Here's a fairly typical example sent to me by a skeptic who Google-searched for an objection and copied the page whole. The essay, entitled "Christian Feast Days and Their Relationship to Pagan Holidays," was written by Donna-Lynn Riley for an Intro to World Religions class at North Virginia Community College. The professor liked it so much she reproduced it on the course's page as a resource.
Discussing the origin of Easter, Riley writes:
"For Christians it is the celebration of the resurrection of Jesus Christ. But the very name of this holiday shows pagan origin. The term "Easter" has been said to be derived from Estre or Eostre, the Anglo-Saxon goddess of spring and dawn. The festival for Eostre was celebrated on the day of the Vernal Equinox, the first day of spring."1So, Riley claims here that Easter has its origins not in the resurrection of Jesus, but the holiday's very name "shows pagan origin." Really? Then how did Christianity get started at all? Riley doesn't seem to take into account that Christianity relies on the resurrection for its origin.
Let's first look at the historical context of the events that lead to the beginning of Christianity. As has been clearly shown by the research of Gary Habermas and Michael Licona, the vast majority of New Testaments scholars hold at the very least:
- Jesus died by crucifixion
- Very shortly after Jesus' death, His disciples had experiences that led them to believe that Jesus had been resurrected and had appeared to them.
- The Christian persecutor Paul dramatically converted to Christianity. Paul stated the reason for his conversion is because he too experienced the risen Jesus.2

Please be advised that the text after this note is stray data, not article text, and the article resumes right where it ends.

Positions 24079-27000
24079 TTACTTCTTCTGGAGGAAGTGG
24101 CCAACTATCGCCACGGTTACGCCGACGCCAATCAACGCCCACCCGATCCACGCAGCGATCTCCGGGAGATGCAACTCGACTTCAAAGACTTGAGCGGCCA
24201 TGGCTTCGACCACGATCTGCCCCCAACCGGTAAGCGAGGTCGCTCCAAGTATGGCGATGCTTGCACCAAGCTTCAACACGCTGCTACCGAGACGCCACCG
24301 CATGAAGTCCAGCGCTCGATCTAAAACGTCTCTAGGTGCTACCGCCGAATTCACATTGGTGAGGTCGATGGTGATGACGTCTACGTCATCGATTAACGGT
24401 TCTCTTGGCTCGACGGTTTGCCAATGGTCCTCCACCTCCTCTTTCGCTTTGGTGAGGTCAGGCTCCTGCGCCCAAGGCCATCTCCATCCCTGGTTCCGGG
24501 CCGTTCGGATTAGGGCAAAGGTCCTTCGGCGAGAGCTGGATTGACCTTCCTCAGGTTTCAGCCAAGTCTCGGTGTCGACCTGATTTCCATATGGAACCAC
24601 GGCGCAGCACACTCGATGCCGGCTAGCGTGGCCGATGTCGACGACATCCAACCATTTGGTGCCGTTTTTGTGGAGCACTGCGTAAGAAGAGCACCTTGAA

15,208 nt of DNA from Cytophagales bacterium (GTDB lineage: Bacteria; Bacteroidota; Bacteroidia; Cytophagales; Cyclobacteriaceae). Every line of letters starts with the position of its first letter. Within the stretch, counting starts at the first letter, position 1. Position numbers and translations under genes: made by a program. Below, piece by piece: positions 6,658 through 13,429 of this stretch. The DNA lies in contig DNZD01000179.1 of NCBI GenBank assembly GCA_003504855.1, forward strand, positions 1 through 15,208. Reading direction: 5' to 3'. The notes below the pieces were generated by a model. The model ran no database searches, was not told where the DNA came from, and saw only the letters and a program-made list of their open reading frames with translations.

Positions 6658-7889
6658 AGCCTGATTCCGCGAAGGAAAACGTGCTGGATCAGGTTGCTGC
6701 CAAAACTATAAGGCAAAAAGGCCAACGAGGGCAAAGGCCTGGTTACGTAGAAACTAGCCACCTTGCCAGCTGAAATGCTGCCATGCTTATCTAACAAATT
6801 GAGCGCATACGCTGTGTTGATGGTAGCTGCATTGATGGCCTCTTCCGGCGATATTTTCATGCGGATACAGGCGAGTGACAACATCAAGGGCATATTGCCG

In writing her paper, Riley took the name of Easter and said the holiday pulls its origins from the "Anglo-Saxon goddess of spring and dawn." But even this isn't quite right. First, Easter existed long before Christianity was introduced to the people of ancient England. In most of the world the word used for Easter is "Pascha", which is a derivation from the Hebrew word for Passover.3 So if the Anglo-Saxons tried to link Easter celebrations to their spring festival, the pagan origin is a late-comer and the word not found within the majority of Christendom.
But even the existence of the goddess Eostre has been questioned by British history scholars such as Ronald Hutton. He writes that all the accounts of the label of Easter originating with a goddess are stemming from the monk Bede's writings, published in the eighth century. Hutton writes that the idea of Easter referencing a goddess celebration "falls into that category of interpretations which Bede admitted to be his own, rather than generally agreed or proven fact."4 He goes on to write:
"It is equally valid, however, to suggest that the Anglo-Saxon 'Estor-monath' simply meant 'the month of opening' or 'the month of beginnings', and that Bede mistakenly connected it with a goddess who either never existed at all, or was never associated with a particular season but merely, like Eos and Aurora, with the dawn itself.So, we have the possibility that Easter refers not to a pagan goddess at all, but to the season in which its marked. And if there was a goddess Eostre, the holiday may not be referring directly to her, but to the name of the month instead. However, we do know that the Pascha celebration dated hundreds of years before the Christianization of the British Isles.
"With the removal of this shadowy deity from the canon of historical certainty, there evaporates any reliable evidence for a pre-Christian festival in the British Isles during the time which became March and April. It may be that there was none, the ancient inhabitants being wholly taken up with ploughing, sowing, and caring for young livestock." 5
It is evident that Ridley is unfounded in trying to link Easter to any kind of pagan celebration. What's more troubling is that her professor was so enamored with her paper, that she keeps it as a published resource on her Intro to World Religions web page. She should know better.